Gillian Mears grew up in north coast towns of New South Wales. She began the study of Archaeology at the University of Sydney but did not finish her degree. She took a position as a laboratory assistant in the university and, in 1982, began to write fiction. Her writing benefited from writing classes at the University of Technology, Sydney, in which she had the assistance of writers such as Susan Hampton, Drusilla Modjeska and Stephen Muecke (qq.v.). Mears completed a Bachelor of Arts in Communication at that University in 1985 and returned to Grafton to her close-knit family. She travelled to Africa on a grant to research a novel on her father's English grandmother and mother. The work was abandoned. Mears spent six months in Paris at the Keesing Writers' Studio in 1991. She has suffered from a form of locomotor ataxia which deepened as she turned thirty-five. Mears continued to live quietly on a farm outside Grafton, New South Wales.
Writing since she was twenty, Mears has received many prizes and awards including the Australian/Vogel Literary Award in 1990 for her novel The Mint Lawn. Writing with a joy and a passion, Mears draws heavily on her own experiences, bringing alive the Northern rivers region of New South Wales. Mears has always had a strong connection with landscape and place, expressed through her fiction and her involvement in Green politics. Her collection Fineflour (1990) attracted notoriety as it was removed from the Higher School Certificate syllabus in New South Wales on the grounds that the stories failed to meet the Higher School Certificate Board's criteria of 'literary merit, broad community, ethical and moral standards'.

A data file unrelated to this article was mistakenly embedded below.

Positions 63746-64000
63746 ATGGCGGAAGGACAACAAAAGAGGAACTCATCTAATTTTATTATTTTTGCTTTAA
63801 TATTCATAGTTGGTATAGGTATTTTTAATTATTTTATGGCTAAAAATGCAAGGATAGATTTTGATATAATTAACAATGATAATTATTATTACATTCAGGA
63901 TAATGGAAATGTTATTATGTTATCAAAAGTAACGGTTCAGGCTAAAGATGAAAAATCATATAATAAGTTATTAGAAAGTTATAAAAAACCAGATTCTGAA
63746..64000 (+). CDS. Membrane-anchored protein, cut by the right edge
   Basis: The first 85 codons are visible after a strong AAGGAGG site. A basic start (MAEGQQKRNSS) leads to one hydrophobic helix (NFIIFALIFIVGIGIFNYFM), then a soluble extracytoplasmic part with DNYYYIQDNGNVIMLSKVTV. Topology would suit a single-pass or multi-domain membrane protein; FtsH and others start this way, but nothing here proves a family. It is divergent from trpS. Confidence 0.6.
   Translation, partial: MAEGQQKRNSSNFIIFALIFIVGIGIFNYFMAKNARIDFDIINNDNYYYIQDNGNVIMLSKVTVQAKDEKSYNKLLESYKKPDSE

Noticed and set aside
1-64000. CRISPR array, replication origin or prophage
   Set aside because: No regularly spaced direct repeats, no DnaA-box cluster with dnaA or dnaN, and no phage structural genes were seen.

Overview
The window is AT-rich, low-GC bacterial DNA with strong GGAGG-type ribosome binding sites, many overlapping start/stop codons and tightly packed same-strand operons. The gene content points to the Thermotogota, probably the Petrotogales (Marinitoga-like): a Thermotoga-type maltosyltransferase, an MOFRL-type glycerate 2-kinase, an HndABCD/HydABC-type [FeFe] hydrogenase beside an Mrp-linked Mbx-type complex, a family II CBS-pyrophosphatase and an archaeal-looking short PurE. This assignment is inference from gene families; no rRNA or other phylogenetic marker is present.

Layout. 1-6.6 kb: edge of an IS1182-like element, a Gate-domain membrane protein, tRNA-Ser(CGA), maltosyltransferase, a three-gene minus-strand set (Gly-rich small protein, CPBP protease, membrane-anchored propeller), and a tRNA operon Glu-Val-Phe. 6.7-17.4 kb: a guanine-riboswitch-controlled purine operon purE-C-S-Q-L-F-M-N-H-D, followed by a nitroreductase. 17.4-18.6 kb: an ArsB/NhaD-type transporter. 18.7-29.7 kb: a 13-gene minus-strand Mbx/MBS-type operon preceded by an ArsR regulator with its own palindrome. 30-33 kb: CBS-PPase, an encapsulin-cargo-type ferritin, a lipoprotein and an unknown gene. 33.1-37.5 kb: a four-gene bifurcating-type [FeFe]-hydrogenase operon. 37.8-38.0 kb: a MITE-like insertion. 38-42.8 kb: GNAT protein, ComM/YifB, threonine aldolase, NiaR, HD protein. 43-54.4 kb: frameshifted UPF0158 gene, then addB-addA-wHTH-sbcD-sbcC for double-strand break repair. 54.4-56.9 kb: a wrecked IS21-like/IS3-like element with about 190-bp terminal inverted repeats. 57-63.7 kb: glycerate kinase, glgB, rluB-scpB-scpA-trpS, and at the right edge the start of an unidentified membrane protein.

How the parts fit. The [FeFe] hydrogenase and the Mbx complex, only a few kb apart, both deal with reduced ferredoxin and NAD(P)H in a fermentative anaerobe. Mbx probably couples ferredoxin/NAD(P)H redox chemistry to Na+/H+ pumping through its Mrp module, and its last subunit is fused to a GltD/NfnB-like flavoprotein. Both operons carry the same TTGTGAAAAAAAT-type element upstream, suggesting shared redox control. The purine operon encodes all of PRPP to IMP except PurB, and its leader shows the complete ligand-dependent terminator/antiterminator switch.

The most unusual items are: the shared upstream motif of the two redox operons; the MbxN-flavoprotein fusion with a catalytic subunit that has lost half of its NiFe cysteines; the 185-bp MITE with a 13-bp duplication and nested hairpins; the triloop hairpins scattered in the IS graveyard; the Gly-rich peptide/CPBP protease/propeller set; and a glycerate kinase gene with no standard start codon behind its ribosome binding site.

(Source: Contemporary Authors Online, Thomson Gale, 2005; Emma Sorensen, 'A Map of Mears [Interview]', Meanjin 61,3 (1999): 72-80; Emma Sorensen, 'The Unflinching Gaze: In Conversation with Gillian Mears', Antipodes 16,2 (December 2002): 125-131.)
'The sound of horses' hooves turns hollow on the farms west of Wirri. If a man can still ride, if he hasn't totally lost the use of his legs, if he hasn't died to the part of his heart that understands such things, then he should go for a gallop. At the very least he should stand at the road by the river imagining that he's pushing a horse up the steep hill that leads to the house on the farm once known as One Tree.
'Set in hardscrabble farming country and around the country show high-jumping circuit that prevailed in rural New South Wales prior to the Second World War, Foal's Bread tells the story of two generations of the Nancarrow family and their fortunes as dictated by the vicissitudes of the land.
'It is a love story of impossible beauty and sadness, a chronicle of dreams 'turned inside out', and miracles that never last, framed against a world both tender and unspeakably hard. Written in luminous prose and with an aching affinity for the landscape the book describes, Foal's Bread is the work of a born writer at the height of her considerable powers. It is a stunning work of remarkable originality and power, one that confirms Gillian Mears' reputation as one of our most exciting and acclaimed writers.' (From the publisher's website.)
A Map of the Gardens : Stories2002selected work short story 'Combining the wisdom of nature, ancient Taoism and Christian saints with the mysteries at the heart of human relationships, these parables speak of love and loss and renewal - and examine the mercurial bonds between man and woman, siblings, parent and child.' Publisher's blurb on back cover.